A package deal

I often find myself drawn into looking at what other creatives are looking at; I find interest in that second degree of separation. I may be interested in a particular creative person, but only if I’m interested in their specific work. But nearly every creative person I encounter, I’m always asking (literally, or in my internal dialog): Where did they get that idea? What were the inspirations that led to that composition. I suppose that’s right next to being interested in the creative process itself—but that’s not quite it. I don’t really want to know how they do what they do. I want to know who they are, and why they do what they do.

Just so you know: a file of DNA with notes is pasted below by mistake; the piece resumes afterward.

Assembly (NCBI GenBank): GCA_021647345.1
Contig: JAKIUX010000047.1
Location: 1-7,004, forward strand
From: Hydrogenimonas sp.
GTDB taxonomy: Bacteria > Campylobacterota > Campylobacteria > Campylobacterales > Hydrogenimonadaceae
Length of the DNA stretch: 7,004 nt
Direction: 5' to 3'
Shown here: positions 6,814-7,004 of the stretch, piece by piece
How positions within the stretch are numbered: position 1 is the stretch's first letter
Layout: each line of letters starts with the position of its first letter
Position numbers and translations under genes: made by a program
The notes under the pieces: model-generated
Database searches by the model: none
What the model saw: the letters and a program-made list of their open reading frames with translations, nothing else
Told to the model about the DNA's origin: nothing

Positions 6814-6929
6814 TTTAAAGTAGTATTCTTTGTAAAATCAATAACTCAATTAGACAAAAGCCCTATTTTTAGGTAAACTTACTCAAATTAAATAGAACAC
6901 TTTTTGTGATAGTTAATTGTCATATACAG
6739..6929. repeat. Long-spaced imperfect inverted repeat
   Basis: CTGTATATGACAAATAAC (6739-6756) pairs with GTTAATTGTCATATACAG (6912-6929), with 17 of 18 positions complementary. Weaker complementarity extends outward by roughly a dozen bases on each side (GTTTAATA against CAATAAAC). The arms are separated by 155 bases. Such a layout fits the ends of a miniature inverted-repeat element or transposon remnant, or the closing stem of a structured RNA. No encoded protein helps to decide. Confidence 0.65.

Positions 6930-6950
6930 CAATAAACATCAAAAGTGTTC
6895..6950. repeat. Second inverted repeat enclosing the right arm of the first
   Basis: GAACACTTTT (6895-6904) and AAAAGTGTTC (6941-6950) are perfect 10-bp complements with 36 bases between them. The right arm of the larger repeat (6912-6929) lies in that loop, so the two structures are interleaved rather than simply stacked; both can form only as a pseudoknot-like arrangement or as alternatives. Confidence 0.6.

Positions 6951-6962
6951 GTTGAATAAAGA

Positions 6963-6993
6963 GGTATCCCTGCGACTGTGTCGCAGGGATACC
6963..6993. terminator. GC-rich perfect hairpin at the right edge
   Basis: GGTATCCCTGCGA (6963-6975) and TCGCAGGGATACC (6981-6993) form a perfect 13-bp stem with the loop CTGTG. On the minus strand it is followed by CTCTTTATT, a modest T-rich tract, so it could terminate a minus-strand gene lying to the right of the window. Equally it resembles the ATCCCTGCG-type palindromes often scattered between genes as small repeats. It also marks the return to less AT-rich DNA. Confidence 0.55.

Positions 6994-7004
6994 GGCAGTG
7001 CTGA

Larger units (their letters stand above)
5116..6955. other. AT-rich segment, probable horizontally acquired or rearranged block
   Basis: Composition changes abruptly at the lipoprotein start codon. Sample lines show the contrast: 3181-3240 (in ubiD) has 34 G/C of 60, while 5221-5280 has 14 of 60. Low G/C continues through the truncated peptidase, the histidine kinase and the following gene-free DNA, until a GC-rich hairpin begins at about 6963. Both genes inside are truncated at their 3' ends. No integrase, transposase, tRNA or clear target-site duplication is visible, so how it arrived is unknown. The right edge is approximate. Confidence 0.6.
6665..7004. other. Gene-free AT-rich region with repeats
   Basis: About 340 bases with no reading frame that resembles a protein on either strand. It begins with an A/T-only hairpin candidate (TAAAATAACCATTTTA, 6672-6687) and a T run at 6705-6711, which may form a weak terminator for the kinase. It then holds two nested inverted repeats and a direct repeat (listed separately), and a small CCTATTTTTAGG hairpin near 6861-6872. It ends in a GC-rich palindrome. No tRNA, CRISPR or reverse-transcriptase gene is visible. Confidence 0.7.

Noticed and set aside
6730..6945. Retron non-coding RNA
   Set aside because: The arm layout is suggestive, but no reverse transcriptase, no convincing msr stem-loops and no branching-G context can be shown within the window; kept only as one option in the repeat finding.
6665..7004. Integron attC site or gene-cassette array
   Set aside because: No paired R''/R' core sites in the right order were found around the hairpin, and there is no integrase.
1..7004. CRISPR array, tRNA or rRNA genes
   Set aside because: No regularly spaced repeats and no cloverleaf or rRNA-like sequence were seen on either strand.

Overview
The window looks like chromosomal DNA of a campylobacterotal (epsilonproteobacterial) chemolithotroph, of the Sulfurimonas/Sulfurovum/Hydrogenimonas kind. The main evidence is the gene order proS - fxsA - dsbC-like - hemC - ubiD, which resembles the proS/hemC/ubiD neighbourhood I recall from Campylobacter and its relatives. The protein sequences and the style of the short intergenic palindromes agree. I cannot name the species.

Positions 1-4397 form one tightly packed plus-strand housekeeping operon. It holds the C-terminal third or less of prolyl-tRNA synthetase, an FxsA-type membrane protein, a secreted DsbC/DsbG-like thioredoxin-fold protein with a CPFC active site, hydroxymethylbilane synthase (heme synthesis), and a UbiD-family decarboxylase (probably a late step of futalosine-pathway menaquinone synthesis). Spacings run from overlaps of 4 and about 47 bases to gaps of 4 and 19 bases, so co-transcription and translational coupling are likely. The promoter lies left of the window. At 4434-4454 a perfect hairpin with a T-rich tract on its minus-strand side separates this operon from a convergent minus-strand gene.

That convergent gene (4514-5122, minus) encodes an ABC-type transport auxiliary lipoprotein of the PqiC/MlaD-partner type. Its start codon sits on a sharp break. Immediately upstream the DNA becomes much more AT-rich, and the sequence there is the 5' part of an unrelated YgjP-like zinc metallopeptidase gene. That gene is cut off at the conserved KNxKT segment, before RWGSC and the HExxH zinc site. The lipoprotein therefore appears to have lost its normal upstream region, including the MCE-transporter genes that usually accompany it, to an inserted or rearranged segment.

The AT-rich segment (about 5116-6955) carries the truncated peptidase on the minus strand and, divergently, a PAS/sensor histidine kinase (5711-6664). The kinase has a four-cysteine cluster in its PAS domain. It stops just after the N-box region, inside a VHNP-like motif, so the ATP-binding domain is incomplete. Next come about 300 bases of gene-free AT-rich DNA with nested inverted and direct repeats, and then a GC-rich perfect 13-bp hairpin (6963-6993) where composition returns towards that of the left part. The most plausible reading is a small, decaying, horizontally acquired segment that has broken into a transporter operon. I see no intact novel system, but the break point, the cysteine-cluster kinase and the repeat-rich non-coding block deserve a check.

The key thing is that unique minds have to be accepted as a full package, because the things they do well and that we admire cannot be separated from the things we wouldn’t want for ourselves or look down upon.

~ Morgan Housel from, https://collabfund.com/blog/wild-minds/


I think it was Homer (Simpson, I mean) who said, just because you are unique, doesn’t mean you are useful. That too harsh by half. It’s not necessary that one be useful (but it’s nice if you want to be able to say, buy food or put a roof over your head.) I want to push back against ‘ol Homer there and amend that to be: Just because you are unique, doesn’t mean people will understand you.